The large tag is in the 36h10 family; the robots have 36h11 tags.
AprilTags is a visual fiducial system, useful for a wide variety of tasks including augmented reality, robotics, and camera calibration. Targets can be created from an ordinary printer, and the AprilTag detection software computes the precise 3D position, orientation, and identity of the tags relative to the camera. Implementations are available in Java, as well as in C. Notably, the C implementation has no external dependencies and is designed to be easily included in other applications, as well as portable to embedded devices. Real-time performance can be achieved even on cell-phone grade processors.
The fiducial design and coding system are based on a near-optimal lexicographic coding system, and the detection software is robust to lighting conditions and view angle. This system is described in more detail in our AprilTag paper (AprilTag: A robust and flexible visual fiducial system, ICRA 2011). One useful application of AprilTags is camera calibration (AprilCal: Assisted and repeatable camera calibration, IROS 2013).
AprilTags are conceptually similar to QR Codes, in that they are a type of two-dimensional bar code. However, they are designed to encode far smaller data payloads (between 4 and 12 bits), allowing them to be detected more robustly and from longer ranges. Further, they are designed for high localization accuracy--- you can compute the precise 3D position of the AprilTag with respect to the camera.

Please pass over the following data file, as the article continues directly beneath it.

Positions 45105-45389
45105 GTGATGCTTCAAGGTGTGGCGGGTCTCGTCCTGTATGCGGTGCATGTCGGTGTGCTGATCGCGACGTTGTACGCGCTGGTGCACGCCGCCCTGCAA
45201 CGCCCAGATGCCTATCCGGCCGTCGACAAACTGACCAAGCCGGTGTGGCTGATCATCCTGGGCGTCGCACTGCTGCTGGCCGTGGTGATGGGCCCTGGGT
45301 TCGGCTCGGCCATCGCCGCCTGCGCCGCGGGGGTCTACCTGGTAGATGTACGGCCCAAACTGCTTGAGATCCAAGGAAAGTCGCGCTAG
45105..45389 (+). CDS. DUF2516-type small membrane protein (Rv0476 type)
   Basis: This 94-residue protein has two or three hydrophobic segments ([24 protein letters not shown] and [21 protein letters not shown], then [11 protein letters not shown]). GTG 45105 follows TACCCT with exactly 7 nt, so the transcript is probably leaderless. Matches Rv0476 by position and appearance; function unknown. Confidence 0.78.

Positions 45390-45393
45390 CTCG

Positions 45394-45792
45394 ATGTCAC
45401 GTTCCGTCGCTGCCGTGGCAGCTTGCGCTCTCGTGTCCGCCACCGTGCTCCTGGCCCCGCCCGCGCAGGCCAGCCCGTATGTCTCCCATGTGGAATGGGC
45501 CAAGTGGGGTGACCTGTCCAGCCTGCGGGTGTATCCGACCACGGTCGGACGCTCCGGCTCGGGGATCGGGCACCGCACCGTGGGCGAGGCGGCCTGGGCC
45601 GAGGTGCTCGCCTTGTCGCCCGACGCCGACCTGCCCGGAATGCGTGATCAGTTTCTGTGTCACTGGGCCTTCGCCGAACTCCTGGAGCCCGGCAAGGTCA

ARToolkit is very similar in objective to AprilTags, though as our technical paper shows, AprilTag outperforms ARToolkit in terms of detection rates and accuracy.
Pre-generated tag families
C Language Implementation
AprilTags-C - The C implementation is intended for software developers wanting to integrate AprilTags into their application. It has no external dependencies, but does not include image acquisition support.
Java Language Implementation
The previous Java-language implementation has been deprecated. The current C version can be called via JNI.
iOS Support Notes
The iOS version supports transmitting tag detections over UDP to another machine for additional processing. Data is transmitted on UDP port 7709, and an example decoder (in Java) is available here: AprilTagReceive.java
Note that conversion of tag coordinates to absolute positions requires you to calibrate your iPhone camera. (Approximate calibrations for common iOS devices coming soon!)